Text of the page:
Monday, May 20, 2024

A film buff’s feast: Sundance CDMX brings festival favorites to the capital

For film buffs who don’t live in Mexico City, there’s still time to make arrangements to attend the first-ever Sundance Film Festival CDMX, which will feature a selection of films screened at this year’s festival from April 25 to 28 in the capital.

Tickets went on sale Monday on the Cinépolis website, on the Cinépolis app, and at the box offices of Cinépolis Diana on Paseo de la Reforma and Cinépolis VIP Miyana in Polanco.

Logo for the Sundance Film Festival CDMX 2024
The first-ever Sundance Festival held in Mexico will bring 12 feature-length films and six short Mexican films to Cinépolis-owned cinemas on Mexico City’s Reforma Avenue and in the Polanco neighborhood. (Sundance Institute)

The renowned Sundance festival, founded in 1978 by actor and director Robert Redford, is known for its celebration of independent cinema and emerging filmmakers. Its 40th edition took place in January in Park City, Utah.

The announcement of Sundance Film Festival CDMX 2024 came in early March and was met with much excitement, marking a significant milestone for the city’s vibrant film scene.

Over four days, 12 feature-length films (with an emphasis on documentaries) and six Mexican short films will be screened at the two theaters mentioned above, along with selected showings at three additional Cinépolis VIP cinemas: Perisur, Mitikah and Satélite.

The festival “goes beyond a showcase of films,” Alejandro Ramírez, Cinépolis CEO, said in a press release. “It is a gathering point for creativity, innovation and exploration in the world of independent cinema.”

The opening-night film, at 7:30 p.m. April 25 at Cinépolis VIP Mítikah, will be the lyrical and beautifully animated “Frida,” directed by Carla Gutiérrez, who won a 2024 Sundance award for editing.

The 88-minute U.S. film is touted by Sundance officials as an intimate, raw and magical journey through the life, mind and heart of iconic Mexican artist Frida Kahlo. It’s the first film told “through her own words,” drawing from her illustrated diary, letters, essays and media interviews.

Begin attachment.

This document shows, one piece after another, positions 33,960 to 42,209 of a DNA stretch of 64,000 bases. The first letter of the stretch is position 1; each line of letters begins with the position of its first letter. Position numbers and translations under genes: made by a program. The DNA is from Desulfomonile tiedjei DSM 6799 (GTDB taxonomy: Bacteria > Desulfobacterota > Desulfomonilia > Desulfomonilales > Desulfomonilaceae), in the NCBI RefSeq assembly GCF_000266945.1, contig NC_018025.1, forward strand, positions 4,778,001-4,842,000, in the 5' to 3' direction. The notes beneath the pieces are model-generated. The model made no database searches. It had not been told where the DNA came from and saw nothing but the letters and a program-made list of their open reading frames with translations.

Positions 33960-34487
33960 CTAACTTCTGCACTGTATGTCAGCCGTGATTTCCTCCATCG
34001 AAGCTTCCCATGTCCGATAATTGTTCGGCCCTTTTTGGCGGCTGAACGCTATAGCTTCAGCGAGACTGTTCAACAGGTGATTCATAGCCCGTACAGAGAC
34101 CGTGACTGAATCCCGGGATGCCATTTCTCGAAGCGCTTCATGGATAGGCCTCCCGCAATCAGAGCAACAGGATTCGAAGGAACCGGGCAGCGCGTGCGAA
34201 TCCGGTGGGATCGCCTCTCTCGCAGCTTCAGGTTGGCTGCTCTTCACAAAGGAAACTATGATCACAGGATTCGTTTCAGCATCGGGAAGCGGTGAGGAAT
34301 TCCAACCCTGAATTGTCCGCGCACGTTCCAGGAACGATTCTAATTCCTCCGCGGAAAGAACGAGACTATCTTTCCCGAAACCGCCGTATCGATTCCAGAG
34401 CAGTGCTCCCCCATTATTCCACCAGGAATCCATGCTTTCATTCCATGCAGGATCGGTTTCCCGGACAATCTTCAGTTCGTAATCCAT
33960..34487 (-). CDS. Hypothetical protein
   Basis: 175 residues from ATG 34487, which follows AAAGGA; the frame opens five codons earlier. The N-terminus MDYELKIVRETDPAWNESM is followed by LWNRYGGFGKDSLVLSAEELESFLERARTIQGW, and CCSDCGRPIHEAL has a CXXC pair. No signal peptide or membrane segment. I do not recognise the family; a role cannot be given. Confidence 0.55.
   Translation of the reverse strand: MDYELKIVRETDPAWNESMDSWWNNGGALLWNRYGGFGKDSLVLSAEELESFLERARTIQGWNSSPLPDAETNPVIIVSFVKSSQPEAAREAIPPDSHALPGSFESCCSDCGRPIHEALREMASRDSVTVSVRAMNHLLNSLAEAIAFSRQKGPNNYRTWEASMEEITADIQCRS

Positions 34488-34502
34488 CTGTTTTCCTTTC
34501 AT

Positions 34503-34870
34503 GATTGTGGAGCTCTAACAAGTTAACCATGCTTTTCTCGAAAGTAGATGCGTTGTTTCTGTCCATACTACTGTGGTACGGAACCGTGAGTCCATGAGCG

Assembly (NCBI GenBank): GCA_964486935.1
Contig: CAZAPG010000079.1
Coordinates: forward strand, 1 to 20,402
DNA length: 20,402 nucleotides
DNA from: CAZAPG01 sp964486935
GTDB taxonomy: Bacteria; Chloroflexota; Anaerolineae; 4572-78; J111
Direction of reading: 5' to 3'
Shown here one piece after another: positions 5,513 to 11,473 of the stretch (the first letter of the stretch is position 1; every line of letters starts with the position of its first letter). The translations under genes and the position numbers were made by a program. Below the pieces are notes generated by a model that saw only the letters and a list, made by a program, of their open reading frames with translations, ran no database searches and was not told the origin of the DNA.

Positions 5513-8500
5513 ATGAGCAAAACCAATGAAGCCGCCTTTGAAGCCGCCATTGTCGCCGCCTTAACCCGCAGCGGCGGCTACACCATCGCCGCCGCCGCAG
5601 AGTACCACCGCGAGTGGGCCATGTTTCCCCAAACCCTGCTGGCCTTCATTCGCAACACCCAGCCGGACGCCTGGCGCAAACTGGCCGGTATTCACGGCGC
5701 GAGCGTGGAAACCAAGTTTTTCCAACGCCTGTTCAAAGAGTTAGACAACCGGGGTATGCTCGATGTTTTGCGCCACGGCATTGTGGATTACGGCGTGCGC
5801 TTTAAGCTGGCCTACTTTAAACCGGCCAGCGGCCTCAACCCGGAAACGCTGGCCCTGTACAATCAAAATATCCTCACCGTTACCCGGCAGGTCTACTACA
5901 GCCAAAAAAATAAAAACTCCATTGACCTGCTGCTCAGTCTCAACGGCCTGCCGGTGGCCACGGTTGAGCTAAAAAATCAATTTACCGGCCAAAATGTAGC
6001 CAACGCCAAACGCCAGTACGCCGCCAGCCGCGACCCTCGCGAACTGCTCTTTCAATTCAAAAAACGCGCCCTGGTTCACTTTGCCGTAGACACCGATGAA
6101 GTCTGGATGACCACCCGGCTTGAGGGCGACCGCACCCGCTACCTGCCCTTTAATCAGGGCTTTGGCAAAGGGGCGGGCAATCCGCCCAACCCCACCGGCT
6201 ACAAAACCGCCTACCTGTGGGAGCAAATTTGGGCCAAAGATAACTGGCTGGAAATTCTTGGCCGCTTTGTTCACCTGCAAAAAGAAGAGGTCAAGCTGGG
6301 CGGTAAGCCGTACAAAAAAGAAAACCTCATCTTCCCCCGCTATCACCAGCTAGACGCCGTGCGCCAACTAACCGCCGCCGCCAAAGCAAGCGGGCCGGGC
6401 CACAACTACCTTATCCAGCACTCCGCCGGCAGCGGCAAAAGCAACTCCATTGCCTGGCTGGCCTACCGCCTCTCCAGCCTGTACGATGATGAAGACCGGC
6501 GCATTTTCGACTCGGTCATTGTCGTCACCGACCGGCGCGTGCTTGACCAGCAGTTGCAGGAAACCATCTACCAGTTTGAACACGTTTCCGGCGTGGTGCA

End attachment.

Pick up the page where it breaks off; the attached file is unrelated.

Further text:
A man in military combat uniform crouched down with hands on the shoulders of a boy
The 2024 Oscar winner for Best Documentary, “20 Days in Mariupol,” is one of the films scheduled to be screened at the CDMX festival. (Sundance Institute/AP)

Among the feature films are “In The Summers,” which won the Grand Jury Prize for a U.S. drama at Sundance in January, and “Daughters,” which won the Audience Award for U.S. documentary.

Other films include the Sundance crowd-pleasers “Your Monster” and “Love Lies Bleeding.” There will also be a screening of the 2024 Academy Award winner for best documentary feature, “20 Days in Mariupol” and “Going Varsity in Mariachi,” a documentary that tells the story of competitive high school mariachi by focusing on a South Texas school striving for a state championship.

The lineup of six Mexican shorts includes films that have previously screened at Sundance over the years. They will have English subtitles.

One of the highlights is “Al Motociclista no le Cabe la Felicidad en su Traje” (“Motorcyclist’s Happiness Won’t Fit Into His Suit”), a 10-minute film that’s a fictional re-enactment of a motorcycle lover’s journey in the jungle. 

Other highlights include “La Odisea Espeleológica de Sócrates” (“Socrates’ Adventures in the Under Ground”), a 7-minute animated film from 2021 filled with talking animals, and “Chica de Fábrica” (“Sweatshop Girl”), a 16-minute drama from 2022 about a seamstress who toils in an underground sweatshop.

Eugene Hernandez, Sundance’s director of programming, said in a press release, “We know that Mexico City audiences will be moved, inspired and entertained by the originality and creativity coming from a visionary group of new filmmakers.”

To see short film summaries, visit the Sundance website. Ticket prices range from 105 pesos (US $6.20) for regular screenings to 210 pesos (US $12.40) for VIP screenings, and officials are urging people to buy in advance.

Unfortunately, the Cinépolis website doesn’t lay out the schedule in an easy-to-view format. The only way to see films, locations and dates is to select a region of Mexico City, a theater and a date from April 25-28 and hit “Ver Cartelera,” or “See Billboard.” At that point, you can start your purchase by clicking the showtime.

In other news for film buffs, the 19th Ambulante film festival has launched with 120 screenings at various theaters in Mexico City from April 10-21. The documentary tour of nearly 90 works from more than 20 countries will continue in Veracruz (May 2-12), Michoacán (May 8-19) and Querétaro (May 15-26).

Many of the films are in Spanish without English subtitles. For details, visit

Mexico News Daily

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